With a horrified scream the poor woman rose to her hands and knees, and in this position scurried across the room, shrieking: "O Gaberelle! O Gaberelle!" at the top of her lungs.
Esmeralda weighed some two hundred and eighty pounds, and her extreme haste, added to her extreme corpulency, produced a most amazing result when Esmeralda elected to travel on all fours.
For a moment the lioness remained quiet with intense gaze directed upon the flitting Esmeralda, whose goal appeared to be the cupboard, into which she attempted to propel her huge bulk; but as the shelves were but nine or ten inches apart, she only succeeded in getting her head in; whereupon, with a final screech, which paled the jungle noises into insignificance, she fainted once again. - in "Tarzan of the Apes"

That was really hard to read for me. It was ugly. It felt like an insult, unneccesary hatred sitting in the book like a turd on a tablecloth.

So what's the difference? Why am I cool with reading about "naked savages" and "primitives", but not with Burroughs' caricature?

Here's what I think it is:

I don't believe that an author's intent matters when you're interpreting that work. I don't think Howard's personal racism matters to how we interpret his work. I don't like Farenheit 451 any less knowing that Ray Bradbury thinks it's all about the evils of television. He's wrong. What matters is the words on the page, and how we interpret them in this, modern context. So how do I interpret Howard's Conan stories?

I think the Conan stories, taken as a whole, are about the position of "Man" in the universe, between poles of civilisation and savagery, between the cultured world of cities and technology and sophistication, and the howling wilderness. On the one hand, there is the corruption of civilisation, the filth and the lies and the weakness. Howard has a strong vein of homophobia running through his depiction of civilisation. It is a weakening influence. It makes men soft.

On the other hand, there is the throbbing, black, remorseless jungle. Here, strength prevails, but it is an awful strength, devoid of reason. The primitives are strong but ultimately disgusting, stupid, bent to the will of a stronger white man.

What I see in Howard's Conan is the confrontation of white supremacy with the undeniable humanity of black people. It's an attempt to reconcile the position of white people in a world of increasing social change. It reveals the concurrent fascination with and horror of blackness in our society. The savage is both more powerfully masculine, and yet less fully human, stronger, more vital, and yet more cowed to a stronger will. I think Conan himself is an embodiment of the fantasy of the white man to be fully master of both the savage and the civilised, and yet it's an uneasy fantasy. Conan is a monster. We love him, and yet we are repelled by him.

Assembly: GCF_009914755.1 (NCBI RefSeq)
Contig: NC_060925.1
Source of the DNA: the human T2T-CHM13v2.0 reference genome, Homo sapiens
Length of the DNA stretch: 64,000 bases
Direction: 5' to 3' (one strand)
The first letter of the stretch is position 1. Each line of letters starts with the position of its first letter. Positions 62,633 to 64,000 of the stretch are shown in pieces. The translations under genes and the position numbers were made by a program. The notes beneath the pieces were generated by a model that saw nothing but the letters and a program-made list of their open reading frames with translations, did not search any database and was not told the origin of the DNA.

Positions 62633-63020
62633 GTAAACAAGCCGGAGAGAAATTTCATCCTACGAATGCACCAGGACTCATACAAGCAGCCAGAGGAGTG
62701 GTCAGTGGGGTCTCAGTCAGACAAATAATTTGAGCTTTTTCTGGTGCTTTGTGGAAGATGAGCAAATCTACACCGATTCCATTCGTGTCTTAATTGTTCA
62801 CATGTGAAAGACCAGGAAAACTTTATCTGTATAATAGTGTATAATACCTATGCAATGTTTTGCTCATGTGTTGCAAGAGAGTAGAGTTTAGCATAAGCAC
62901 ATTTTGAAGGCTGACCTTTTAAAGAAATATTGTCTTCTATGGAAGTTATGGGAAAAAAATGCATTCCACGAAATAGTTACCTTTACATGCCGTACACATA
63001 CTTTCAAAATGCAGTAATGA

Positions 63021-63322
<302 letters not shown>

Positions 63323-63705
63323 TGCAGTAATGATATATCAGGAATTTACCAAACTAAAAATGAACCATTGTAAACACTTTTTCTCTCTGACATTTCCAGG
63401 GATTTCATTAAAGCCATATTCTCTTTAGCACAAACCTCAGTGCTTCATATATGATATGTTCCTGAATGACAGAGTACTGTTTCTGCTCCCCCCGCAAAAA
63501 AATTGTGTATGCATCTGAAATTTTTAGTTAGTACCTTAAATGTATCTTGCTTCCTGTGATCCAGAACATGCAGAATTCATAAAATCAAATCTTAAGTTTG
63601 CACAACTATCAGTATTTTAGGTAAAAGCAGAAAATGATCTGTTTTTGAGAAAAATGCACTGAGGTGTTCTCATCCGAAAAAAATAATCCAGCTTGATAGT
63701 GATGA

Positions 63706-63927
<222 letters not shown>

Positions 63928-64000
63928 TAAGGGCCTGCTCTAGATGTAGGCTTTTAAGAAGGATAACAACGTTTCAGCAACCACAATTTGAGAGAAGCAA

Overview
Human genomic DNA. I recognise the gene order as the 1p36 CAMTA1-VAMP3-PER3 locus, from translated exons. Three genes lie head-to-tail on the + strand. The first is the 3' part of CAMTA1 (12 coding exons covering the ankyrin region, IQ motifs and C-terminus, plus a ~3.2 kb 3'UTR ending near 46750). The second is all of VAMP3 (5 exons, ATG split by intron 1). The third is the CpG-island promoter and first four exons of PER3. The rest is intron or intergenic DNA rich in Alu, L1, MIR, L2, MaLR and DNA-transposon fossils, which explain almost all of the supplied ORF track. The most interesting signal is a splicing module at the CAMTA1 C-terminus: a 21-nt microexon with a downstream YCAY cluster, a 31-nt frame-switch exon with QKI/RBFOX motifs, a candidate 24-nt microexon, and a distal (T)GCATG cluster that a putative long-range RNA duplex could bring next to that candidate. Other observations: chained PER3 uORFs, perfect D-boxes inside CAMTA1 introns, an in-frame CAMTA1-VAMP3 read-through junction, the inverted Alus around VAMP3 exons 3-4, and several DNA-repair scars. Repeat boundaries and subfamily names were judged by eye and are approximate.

What if, when we ignore Howard's obviously racist intent in writing the stories, we can see his Conan works not as racist texts, but as texts about racism?

I think that reading Conan today, it reads as a perfect parody of every fear white people have about black people, as an examination of the paradox of the myth of the savage Other. I think Conan shows the natural conclusion of our peverse constructions of the meaning of whiteness and blackness, hysterical masculinty, the peverse fetishisation of purity, justifications for colonialism and slavery, and the continuing opression of people of colour.


2 comments:

  1. A year late, but I only recently bought On Mighty Thews. Very interesting topic. My view is simply that when a writer writes about racism, does not imply he condones it, or shares those sentiments. He is simply exercising the power of creation. We will probably never know whether Howard was a racist or not, but what he does is certainly to depict a definitely racist world.

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  2. You wrote, referring to Conan & Howard:
    "On the other hand, there is the throbbing, black, remorseless jungle. Here, strength prevails, but it is an awful strength, devoid of reason. The primitives are strong but ultimately disgusting, stupid, bent to the will of a stronger white man."
    You're wrong on this point. Conan (through Howard's writing), a white barbarian, was completely at home in the wild and in the dark forests of Cimmeria. The barbarians (white, black, brown) are at home in the wilderness and more attuned to the animals and the wild. It is the 'civilized' people who think all of the wilderness and its denizens are bad. Take for instance, the forest dragon in "Red Nails"; the civilized Valeria thinks the dragon is disgusting whereas Conan simply views it as a fellow beast, with understanding if not any sympathy.